Gene Therapy Preserves Retinal Structure and Function in a Mouse Model of NMNAT1-Associated Retinal Degeneration

Mol Ther Methods Clin Dev. 2020 Jul 9;18:582-594. doi: 10.1016/j.omtm.2020.07.003. eCollection 2020 Sep 11.

Abstract

No treatment is available for nicotinamide mononucleotide adenylyltransferase 1 (NMNAT1)-associated retinal degeneration, an inherited disease that leads to severe vision loss early in life. Although the causative gene, NMNAT1, plays an essential role in nuclear nicotinamide adenine dinucleotide (NAD)+ metabolism in tissues throughout the body, NMNAT1-associated disease is isolated to the retina. Since this condition is recessive, supplementing the retina with a normal copy of NMNAT1 should protect vulnerable cells from disease progression. We tested this hypothesis in a mouse model that harbors the p.Val9Met mutation in Nmnat1 and consequently develops a retinal degenerative phenotype that recapitulates key features of the human disease. Gene augmentation therapy, delivered by subretinal injection of adeno-associated virus (AAV) carrying a normal human copy of NMNAT1, rescued retinal structure and function. Due to the early-onset profile of the phenotype, a rapidly activating self-complementary AAV was required to initiate transgene expression during the narrow therapeutic window. These data represent the first proof of concept for a therapy to treat patients with NMNAT1-associated disease.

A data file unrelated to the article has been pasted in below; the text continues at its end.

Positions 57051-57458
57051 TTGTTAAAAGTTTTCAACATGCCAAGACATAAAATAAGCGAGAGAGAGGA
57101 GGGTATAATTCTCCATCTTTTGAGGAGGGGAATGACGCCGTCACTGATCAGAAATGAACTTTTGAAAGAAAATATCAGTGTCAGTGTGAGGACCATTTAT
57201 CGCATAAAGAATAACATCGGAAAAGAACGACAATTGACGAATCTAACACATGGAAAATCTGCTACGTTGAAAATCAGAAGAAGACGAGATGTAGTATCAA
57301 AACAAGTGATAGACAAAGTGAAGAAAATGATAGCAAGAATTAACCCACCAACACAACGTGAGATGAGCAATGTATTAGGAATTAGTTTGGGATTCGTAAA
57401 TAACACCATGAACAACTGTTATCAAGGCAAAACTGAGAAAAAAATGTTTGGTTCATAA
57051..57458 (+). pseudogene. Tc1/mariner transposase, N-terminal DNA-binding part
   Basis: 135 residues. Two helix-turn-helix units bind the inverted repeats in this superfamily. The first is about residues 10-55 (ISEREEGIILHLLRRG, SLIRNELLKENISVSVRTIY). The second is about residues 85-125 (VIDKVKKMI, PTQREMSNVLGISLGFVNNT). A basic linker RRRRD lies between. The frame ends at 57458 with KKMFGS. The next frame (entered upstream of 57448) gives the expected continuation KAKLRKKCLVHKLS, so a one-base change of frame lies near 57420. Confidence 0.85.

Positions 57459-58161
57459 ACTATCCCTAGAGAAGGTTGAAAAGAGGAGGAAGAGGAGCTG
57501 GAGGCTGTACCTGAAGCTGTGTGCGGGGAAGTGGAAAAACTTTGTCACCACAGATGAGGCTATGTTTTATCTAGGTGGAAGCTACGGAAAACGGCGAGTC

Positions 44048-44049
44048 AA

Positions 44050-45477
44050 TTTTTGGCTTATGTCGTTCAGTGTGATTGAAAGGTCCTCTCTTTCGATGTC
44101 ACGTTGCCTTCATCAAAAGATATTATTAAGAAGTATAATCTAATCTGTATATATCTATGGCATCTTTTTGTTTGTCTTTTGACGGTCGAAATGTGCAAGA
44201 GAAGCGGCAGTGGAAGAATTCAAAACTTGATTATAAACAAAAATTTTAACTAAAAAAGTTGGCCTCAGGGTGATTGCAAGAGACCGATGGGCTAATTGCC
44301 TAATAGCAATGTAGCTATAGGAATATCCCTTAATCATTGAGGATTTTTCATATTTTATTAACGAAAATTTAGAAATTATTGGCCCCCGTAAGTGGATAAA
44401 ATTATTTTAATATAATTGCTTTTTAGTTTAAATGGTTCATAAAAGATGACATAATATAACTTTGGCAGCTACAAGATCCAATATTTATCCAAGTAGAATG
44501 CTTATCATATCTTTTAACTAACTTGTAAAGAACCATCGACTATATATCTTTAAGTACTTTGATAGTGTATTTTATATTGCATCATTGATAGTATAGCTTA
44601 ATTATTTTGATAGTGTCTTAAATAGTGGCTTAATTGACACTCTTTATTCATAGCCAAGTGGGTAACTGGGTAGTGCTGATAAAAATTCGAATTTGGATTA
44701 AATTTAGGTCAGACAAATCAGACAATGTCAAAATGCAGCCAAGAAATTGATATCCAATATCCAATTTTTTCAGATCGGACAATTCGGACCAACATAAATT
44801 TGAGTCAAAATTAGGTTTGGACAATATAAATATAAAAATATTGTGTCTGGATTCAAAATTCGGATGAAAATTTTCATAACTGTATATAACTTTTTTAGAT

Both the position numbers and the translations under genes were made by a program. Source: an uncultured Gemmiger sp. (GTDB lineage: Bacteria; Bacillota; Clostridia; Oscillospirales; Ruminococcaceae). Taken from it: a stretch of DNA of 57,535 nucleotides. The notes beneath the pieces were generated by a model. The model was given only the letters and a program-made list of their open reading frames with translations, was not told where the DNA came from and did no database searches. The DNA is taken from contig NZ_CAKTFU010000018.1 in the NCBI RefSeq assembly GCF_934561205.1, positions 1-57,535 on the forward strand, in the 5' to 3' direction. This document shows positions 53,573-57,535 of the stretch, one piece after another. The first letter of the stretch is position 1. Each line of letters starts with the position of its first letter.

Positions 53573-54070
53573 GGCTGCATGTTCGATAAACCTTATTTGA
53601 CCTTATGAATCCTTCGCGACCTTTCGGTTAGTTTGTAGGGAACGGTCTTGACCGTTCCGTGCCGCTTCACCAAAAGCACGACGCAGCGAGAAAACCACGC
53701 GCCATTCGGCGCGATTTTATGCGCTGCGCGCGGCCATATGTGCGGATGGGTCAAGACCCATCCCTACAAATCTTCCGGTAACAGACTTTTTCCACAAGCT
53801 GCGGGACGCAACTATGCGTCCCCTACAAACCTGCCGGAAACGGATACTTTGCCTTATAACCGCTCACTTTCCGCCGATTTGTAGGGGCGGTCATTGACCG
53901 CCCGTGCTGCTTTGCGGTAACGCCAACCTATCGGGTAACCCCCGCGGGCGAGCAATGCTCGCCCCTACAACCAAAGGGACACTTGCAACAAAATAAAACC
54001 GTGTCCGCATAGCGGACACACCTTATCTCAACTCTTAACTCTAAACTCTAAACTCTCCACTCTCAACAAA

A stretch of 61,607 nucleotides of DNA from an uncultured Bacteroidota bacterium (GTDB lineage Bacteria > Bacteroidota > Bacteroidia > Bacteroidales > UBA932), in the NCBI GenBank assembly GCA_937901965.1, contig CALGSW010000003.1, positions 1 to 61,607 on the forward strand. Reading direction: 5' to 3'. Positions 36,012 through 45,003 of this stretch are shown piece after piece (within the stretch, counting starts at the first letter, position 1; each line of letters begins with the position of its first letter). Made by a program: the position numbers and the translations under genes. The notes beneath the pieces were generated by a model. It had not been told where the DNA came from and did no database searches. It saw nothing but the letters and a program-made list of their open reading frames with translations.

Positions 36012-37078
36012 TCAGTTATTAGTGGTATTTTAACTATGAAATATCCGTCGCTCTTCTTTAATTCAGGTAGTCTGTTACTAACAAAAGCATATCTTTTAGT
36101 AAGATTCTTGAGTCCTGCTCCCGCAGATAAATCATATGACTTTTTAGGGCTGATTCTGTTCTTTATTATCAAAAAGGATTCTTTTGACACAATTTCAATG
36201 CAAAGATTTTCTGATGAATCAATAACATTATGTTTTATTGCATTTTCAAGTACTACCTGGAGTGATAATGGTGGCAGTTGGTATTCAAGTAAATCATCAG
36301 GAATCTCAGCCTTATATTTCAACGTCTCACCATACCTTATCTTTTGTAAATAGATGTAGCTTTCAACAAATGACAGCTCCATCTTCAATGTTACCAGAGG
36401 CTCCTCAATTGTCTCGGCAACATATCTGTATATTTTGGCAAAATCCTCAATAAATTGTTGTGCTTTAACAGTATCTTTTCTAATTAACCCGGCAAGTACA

Keywords: AAV; LCA9; Leber congenital amaurosis; NAD+; NMNAT1; gene therapy; mouse models; retina; retinal degeneration.